Edward Caird

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The following article is from The Great Soviet Encyclopedia (1979). It might be outdated or ideologically biased.

Caird, Edward


Born Mar. 22, 1835, in Greenock; died Nov. 1, 1908, in Oxford. Scottish neo-Hegelian philosopher.

From 1866 to 1893, Caird was a professor at Glasgow and Oxford. He is known chiefly for his work in the history of philosophy. In his Critical Philosophy of Kant (2 vols. 1889), one of the most important English studies on Kant, Caird interpreted Hegel’s philosophy as the realization of Kant’s “critical idealism.” He held the basic principle of Hegel’s dialectics to be “identity in diversity.” Affirming the idea of evolution, Caird sought to apply it to the history of religion. He regarded Christianity as Absolute Religion, the highest achievement in the historical development of religion, and considered Hegel’s philosophy to be a “theoretical form” of Christianity.


The Evolution of Religion, vols. 1–2. Glasgow, 1893.
Essays on Literature and Philosophy, vols. 1–2. Glasgow, 1892.
The Evolution of Theology in the Greek Philosophers, vols. 1–2. Glasgow, 1904.
In Russian translation:
Gegel’. Moscow, 1898.


Jones, H., and J. H. Muirhead. The Life and Philosophy of Edward Caird. Glasgow, 1921.


The Great Soviet Encyclopedia, 3rd Edition (1970-1979). © 2010 The Gale Group, Inc. All rights reserved.
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This paper also argues that Dewey's account of the organism-environment relation derives from the work of Oxford Hegelians such as Edward Caird and Samuel Alexander, who were attempting to reconcile evolutionary ideas with a critique of Herbert Spencer's environmentalist account of human thought and action.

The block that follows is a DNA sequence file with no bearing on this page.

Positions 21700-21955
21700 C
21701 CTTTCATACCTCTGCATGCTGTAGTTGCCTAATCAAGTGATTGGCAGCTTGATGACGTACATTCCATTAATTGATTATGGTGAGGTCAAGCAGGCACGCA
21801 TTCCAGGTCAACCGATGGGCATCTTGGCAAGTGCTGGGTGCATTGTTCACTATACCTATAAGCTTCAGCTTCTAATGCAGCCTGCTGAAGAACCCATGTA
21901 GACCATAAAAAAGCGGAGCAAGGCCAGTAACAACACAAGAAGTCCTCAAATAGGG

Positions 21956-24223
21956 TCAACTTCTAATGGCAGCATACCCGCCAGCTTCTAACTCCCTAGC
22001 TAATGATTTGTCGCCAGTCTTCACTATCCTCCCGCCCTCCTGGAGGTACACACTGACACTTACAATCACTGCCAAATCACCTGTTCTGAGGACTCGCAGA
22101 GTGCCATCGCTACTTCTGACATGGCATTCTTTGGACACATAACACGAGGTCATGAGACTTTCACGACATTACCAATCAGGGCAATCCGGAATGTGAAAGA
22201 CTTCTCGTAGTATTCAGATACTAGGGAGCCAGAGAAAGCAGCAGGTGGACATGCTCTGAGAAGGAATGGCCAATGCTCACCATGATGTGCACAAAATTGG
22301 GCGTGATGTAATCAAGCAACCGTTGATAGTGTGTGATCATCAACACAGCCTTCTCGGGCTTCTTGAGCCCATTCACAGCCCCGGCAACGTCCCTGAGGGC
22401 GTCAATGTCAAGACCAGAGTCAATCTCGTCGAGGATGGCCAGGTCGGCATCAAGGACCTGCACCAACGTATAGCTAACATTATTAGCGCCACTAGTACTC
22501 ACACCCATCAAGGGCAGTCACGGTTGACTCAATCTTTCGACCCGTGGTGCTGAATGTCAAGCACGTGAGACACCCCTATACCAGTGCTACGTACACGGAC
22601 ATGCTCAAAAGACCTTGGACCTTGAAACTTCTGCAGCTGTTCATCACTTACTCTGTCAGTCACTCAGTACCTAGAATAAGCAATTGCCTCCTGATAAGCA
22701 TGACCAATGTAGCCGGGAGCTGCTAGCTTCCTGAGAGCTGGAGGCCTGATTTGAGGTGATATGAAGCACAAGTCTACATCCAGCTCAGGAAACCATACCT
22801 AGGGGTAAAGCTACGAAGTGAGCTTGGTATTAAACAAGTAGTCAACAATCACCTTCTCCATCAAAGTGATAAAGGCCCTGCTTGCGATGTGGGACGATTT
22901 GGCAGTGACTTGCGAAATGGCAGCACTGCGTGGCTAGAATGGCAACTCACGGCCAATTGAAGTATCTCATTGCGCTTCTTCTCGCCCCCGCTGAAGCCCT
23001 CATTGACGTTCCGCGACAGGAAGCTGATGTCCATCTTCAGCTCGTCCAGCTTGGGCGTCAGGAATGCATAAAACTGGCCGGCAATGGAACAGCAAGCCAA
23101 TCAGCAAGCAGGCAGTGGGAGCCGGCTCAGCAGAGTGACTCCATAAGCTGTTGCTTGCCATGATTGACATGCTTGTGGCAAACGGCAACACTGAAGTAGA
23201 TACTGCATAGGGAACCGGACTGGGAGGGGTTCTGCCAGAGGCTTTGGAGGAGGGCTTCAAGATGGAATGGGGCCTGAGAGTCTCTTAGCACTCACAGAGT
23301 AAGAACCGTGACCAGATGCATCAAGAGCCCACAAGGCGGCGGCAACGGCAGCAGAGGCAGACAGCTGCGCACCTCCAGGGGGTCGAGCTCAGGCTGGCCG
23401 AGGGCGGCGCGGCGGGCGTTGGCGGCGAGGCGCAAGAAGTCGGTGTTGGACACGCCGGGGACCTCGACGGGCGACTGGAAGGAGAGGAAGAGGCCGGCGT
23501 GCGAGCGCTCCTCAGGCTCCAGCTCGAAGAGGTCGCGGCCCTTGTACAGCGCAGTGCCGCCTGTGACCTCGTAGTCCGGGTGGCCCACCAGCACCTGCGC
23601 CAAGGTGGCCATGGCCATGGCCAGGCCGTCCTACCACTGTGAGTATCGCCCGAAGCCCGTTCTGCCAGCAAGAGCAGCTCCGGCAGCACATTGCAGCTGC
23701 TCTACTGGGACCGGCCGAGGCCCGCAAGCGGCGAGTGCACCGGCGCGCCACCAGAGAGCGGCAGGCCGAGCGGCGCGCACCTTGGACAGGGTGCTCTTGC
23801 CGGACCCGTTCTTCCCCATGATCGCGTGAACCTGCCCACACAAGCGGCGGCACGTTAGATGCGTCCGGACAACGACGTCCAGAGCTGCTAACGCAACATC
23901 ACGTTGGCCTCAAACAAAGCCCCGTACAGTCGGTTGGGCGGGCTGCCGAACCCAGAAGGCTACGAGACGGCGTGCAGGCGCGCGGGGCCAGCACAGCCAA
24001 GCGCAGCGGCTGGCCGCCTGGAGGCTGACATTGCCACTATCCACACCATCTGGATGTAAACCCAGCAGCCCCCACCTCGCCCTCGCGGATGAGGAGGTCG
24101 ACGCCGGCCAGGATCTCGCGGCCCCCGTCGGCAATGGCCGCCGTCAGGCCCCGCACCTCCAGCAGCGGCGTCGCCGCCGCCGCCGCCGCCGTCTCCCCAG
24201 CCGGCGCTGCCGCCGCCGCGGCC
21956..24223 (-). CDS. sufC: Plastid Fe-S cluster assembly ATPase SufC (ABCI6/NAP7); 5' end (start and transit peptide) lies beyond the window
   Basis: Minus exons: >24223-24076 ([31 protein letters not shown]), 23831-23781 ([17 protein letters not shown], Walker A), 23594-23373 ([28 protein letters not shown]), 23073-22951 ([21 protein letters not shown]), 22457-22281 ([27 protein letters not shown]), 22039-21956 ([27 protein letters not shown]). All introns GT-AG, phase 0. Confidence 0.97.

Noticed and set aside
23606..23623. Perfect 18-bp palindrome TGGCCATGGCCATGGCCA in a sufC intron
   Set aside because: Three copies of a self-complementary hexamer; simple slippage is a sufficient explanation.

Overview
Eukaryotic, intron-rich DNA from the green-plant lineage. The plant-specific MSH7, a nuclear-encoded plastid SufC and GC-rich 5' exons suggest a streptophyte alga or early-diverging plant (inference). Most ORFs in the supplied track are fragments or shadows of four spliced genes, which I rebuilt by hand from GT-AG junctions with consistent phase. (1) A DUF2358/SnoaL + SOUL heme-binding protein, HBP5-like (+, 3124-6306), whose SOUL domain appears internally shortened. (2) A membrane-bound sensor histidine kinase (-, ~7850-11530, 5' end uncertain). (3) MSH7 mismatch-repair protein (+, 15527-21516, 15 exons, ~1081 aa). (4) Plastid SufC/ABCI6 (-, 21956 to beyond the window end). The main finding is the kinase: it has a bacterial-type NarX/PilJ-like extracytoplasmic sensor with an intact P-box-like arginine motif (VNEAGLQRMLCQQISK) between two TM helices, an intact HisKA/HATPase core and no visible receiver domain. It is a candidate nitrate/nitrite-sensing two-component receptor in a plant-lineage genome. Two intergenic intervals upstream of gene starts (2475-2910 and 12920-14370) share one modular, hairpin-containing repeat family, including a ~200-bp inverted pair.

The concluding paper by Philip MacEwen makes some insightful observations about the nature of language and scholarship while discussing Edward Caird's writings on Kant.
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of Hull, UK) has chosen the previously published writings presented here as those likely to reveal the most about the political philosophy, theology, and social thought of British idealists Thomas Hill Green, Bernard Bosanquet, David Ritchie, and Edward Caird. Writings by Green include a dissertation on the "Metaphysics of Ethics, Moral Psychology, Sociology, on the Science of Sittlichkeit," a discussion of the nature of historical narrative in Thucydides and Herodotus, and notes on the Biblical Epistles to the Romans and the Galatians, and the partial text of his lectures on the Fourth Gospel of the New Testament.
Lightfoot, and Catholic modernists such as Lord Acton share the limelight with the likes of Charles Gore, Edward Caird, A.
The British Idealist movement, influenced especially by Thomas Hill Green in Oxford and Edward Caird in Glasgow, both professors of moral philosophy, tried to free religion from its historical context by studying religion philosophically.
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For this reviewer, the most interesting chapters were those on the contrasting Oxford (and Scottish) contemporaries Edward Caird, the idealist philosopher of Balliol, and A.